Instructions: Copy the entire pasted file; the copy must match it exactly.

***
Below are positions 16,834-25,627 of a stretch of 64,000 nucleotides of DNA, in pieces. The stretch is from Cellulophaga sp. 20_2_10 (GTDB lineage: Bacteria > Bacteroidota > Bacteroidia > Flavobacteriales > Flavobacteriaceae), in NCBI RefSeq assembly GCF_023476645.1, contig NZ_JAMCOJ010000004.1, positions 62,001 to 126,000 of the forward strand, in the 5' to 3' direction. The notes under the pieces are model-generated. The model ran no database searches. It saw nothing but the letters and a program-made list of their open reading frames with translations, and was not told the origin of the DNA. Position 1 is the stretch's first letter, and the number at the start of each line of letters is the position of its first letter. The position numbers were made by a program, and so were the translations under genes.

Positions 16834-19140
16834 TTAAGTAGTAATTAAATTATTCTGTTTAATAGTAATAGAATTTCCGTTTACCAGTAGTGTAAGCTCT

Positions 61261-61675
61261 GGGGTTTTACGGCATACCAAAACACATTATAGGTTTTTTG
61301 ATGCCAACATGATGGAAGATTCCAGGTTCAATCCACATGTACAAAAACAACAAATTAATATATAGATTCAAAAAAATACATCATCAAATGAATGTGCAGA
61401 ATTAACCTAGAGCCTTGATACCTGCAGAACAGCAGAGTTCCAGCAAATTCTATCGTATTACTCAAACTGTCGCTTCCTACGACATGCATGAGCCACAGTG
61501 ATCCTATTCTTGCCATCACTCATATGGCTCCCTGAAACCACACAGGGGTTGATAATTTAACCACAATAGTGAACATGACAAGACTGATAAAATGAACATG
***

Below are positions 16,834-25,627 of a stretch of 64,000 nucleotides of DNA, in pieces. The stretch is from Cellulophaga sp. 20_2_10 (GTDB lineage: Bacteria > Bacteroidota > Bacteroidia > Flavobacteriales > Flavobacteriaceae), in NCBI RefSeq assembly GCF_023476645.1, contig NZ_JAMCOJ010000004.1, positions 62,001 to 126,000 of the forward strand, in the 5' to 3' direction. The notes under the pieces are model-generated. The model ran no database searches. It saw nothing but the letters and a program-made list of their open reading frames with translations, and was not told the origin of the DNA. Position 1 is the stretch's first letter, and the number at the start of each line of letters is the position of its first letter. The position numbers were made by a program, and so were the translations under genes.

Positions 16834-19140
16834 TTAAGTAGTAATTAAATTATTCTGTTTAATAGTAATAGAATTTCCGTTTACCAGTAGTGTAAGCTCT

Positions 61261-61675
61261 GGGGTTTTACGGCATACCAAAACACATTATAGGTTTTTTG
61301 ATGCCAACATGATGGAAGATTCCAGGTTCAATCCACATGTACAAAAACAACAAATTAATATATAGATTCAAAAAAATACATCATCAAATGAATGTGCAGA
61401 ATTAACCTAGAGCCTTGATACCTGCAGAACAGCAGAGTTCCAGCAAATTCTATCGTATTACTCAAACTGTCGCTTCCTACGACATGCATGAGCCACAGTG
61501 ATCCTATTCTTGCCATCACTCATATGGCTCCCTGAAACCACACAGGGGTTGATAATTTAACCACAATAGTGAACATGACAAGACTGATAAAATGAACATG